Frontiers for Young Minds

Frontiers for Young Minds
Core Concept Human Health Published: May 19, 2022

The Human-Microbial Partnership: Even Our Brains Benefit!


Human cells assemble to form tissues, which organize into organs and then combine into complex organisms capable of extraordinary functions. However, we are not alone. It may surprise you to know that we humans are made of more than just human cells. In fact, there are many more microbes (microorganisms) in and on our bodies than there are human cells making up our tissues and organs. But before you get squirmy and itchy about this idea, these microorganisms are our allies—they are often helpful and sometimes even essential for our health. Though we often associate microbes like bacteria, viruses, and fungi with disease, most microbes are not dangerous. This article will explore how the human body develops and becomes colonized by these microbes in a mutually beneficial partnership.


The microbes (microorganisms) that live in our bodies and on our skin are called the human microbiota. These microbes are not merely accidental tourists that come and go, nor do they necessarily cause diseases. Emerging research is revealing new and important functions that the human microbiota provides for us [1]. The microbes establish a symbiotic relationship and become an important part of the functions of the human body. This symbiosis has prompted some scientists to call the human body a “symbiogenic superorganism,” which refers to the complex interactions between humans and their microbiota [2]! This article will explore how the human body develops, how microbes colonize various body compartments, and how this colonization is beneficial for both the human body and the microbes.

Microbial Colonization of the Human

Each new human begins with the union of an egg and a sperm. Genes from the mother and the father combine, creating a new and unique genetic combination. During the 9 months of development in the womb, the cells of the fetus develop and organize into tissues; tissues assemble into organs; and the organs work together to create the human organism. With everything in place, the fetus is ready to be born.

Humans are born into a world of microbes, and these microbes become an important part of the human body. The vast majority of these microbes do not cause disease, and some are absolutely essential for life on earth. Recent research suggests that the fetus’s first encounter with microbes may occur in the womb [3]. This colonization continues during the birth process when microbes from the mother take up residence inside of and all over the infant [1]. Once in the outside world, the newborn is exposed to an even wider array of microbes. These microbes attach to the baby’s skin or enter the baby’s body along the mucous linings of the eyes, nose, and mouth. Human caregivers can pass on microbes as they hold, feed, kiss, touch, and interact with the child. As the baby begins reaching out and touching things, it is not long before the hands go to the mouth and microbes hitch a ride into the baby’s body. The various microbial species reach many different parts of the body and begin to establish a safe haven, where the microbes acquire nutrients, multiply and thrive.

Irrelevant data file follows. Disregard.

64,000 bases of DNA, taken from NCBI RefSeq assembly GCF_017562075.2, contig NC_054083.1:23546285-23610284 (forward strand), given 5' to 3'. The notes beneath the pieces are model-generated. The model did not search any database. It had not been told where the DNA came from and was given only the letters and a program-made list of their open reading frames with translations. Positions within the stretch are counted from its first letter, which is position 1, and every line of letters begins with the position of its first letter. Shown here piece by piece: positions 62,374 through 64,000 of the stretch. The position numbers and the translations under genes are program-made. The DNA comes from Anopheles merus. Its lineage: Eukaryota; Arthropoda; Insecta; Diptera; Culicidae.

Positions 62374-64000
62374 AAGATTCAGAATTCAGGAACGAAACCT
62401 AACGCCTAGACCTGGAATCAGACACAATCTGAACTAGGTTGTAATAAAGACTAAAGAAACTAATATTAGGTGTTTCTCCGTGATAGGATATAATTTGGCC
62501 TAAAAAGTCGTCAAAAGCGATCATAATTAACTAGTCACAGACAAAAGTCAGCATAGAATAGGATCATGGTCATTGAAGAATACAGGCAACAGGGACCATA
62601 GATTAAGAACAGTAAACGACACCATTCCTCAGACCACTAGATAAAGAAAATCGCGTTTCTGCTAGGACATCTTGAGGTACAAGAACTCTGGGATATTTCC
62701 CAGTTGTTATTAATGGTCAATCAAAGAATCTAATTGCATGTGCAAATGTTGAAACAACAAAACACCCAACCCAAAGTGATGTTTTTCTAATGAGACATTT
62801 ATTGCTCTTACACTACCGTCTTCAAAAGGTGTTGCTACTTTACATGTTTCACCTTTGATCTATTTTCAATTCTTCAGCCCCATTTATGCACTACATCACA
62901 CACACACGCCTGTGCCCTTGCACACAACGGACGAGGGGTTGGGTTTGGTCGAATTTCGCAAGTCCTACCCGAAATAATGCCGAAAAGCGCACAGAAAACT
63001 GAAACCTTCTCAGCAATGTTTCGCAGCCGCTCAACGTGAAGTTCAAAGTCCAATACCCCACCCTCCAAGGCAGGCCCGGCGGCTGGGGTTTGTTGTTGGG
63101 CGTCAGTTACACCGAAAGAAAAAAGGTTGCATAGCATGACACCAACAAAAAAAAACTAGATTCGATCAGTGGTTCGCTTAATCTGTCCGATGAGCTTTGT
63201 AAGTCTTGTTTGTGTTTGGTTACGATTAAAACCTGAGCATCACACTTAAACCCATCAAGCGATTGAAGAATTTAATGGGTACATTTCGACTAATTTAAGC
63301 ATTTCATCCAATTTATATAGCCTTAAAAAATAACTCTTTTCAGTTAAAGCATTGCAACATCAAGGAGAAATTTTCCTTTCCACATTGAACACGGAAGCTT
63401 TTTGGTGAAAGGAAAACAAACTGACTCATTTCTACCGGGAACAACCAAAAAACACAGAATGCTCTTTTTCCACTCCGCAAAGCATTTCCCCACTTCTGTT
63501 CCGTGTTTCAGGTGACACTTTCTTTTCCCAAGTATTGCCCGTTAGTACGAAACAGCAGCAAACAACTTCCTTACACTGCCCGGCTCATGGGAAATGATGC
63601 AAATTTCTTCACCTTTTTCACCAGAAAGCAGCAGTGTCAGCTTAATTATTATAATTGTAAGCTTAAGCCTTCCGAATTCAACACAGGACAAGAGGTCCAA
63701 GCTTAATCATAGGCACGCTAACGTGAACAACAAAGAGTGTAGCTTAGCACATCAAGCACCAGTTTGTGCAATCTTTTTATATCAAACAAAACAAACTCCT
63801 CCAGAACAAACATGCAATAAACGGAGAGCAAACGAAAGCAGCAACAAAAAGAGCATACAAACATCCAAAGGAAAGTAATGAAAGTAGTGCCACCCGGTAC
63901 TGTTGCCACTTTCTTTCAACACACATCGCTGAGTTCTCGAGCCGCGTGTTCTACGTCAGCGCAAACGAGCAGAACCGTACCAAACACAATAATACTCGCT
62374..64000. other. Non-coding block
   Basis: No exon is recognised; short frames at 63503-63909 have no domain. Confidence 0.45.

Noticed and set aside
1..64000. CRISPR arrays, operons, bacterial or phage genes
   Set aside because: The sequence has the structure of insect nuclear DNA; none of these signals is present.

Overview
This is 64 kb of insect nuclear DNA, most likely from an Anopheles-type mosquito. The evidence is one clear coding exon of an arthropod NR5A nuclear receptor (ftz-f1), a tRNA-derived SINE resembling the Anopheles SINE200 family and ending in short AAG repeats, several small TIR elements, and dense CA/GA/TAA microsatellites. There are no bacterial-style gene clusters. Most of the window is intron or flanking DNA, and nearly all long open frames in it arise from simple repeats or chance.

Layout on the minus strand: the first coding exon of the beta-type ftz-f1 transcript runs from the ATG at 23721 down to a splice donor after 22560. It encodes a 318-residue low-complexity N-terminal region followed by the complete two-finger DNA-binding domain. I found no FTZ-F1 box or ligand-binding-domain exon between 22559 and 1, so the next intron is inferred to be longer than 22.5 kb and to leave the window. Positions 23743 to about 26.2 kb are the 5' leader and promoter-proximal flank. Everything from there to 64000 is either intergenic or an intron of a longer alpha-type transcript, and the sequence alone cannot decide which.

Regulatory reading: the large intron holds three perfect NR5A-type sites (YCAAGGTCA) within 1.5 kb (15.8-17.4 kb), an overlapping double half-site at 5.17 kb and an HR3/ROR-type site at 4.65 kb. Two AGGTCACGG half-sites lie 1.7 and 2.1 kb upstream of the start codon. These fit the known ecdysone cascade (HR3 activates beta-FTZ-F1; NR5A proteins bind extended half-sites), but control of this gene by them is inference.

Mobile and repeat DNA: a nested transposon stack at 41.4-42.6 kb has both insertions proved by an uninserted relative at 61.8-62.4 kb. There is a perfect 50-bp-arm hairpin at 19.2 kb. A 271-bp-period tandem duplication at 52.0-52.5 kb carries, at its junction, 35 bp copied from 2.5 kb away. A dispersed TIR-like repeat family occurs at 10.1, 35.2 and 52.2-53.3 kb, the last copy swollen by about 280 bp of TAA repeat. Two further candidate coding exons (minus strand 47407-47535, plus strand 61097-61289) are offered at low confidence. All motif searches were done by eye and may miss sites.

Different types of microbes prefer different locations for colonization. Microbes that enter the mouth get swallowed and colonize various segments of the digestive system [3]. Importantly, microbes must find a hospitable place where they will be assured plenty of nutrients and, in exchange, these “good” microbes perform important functions that our own cells cannot. The human body and its microbial inhabitants strike a kind of bargain that is beneficial to both—a symbiosis. Research has revealed that the types of microbes found in the gut may change with age, and that factors such as diet, stress, and hormones can also influence the composition of the microbiota [4]. Scientists hypothesize that alterations in the microbiome may change bodily function and may predict health and disease. This is a new and exciting area of research, with many implications for the field of medicine [5].

So, what are some of the benefits of having microbes living in the human body? Next, we will discuss three examples.

Microbes Train and Assist the Immune System

The human immune system helps us to recognize microbes that do not belong in the body and might cause us harm. These dangerous organisms are called pathogens. The immune system is not fully functional at birth and there is a process early in life during which the cells of the immune system “learn” what belongs in the body and what does not. It is during this same time that the “good” microbes are colonizing different compartments in the body, like the gut for example, and the microbiota actually becomes part of the immune defense against infection [5]. The digestive tract is basically a long tube open at two ends and lined by cells called mucosal epithelial cells, which secrete a moist, protective mucous layer. Underneath this layer, clusters of immune cells assemble and monitor what passes through the digestive tract, looking for the “bad” microbes that cause disease. The “good” microbes that have established themselves become recognized as part of the body.

If pathogens enter the body through contaminated food or water, they could get across the mucous barrier of the digestive tract and enter the bloodstream. Once there, they could travel anywhere in the body. The “good” resident microbes compete with the pathogens for nutrients and space, which slows down the growth of pathogens, preventing them from crossing the mucosal barrier (Figure 1). Some of our microbiota even secrete toxins that kill pathogenic microbes. If the protection provided by the microbiota fails, the immune system can respond to the invasion of pathogens and kill them or inactivate their disease-causing processes. Thus, the gut microbiota establishes a symbiosis within the human digestive tract, helping to protect the human from disease.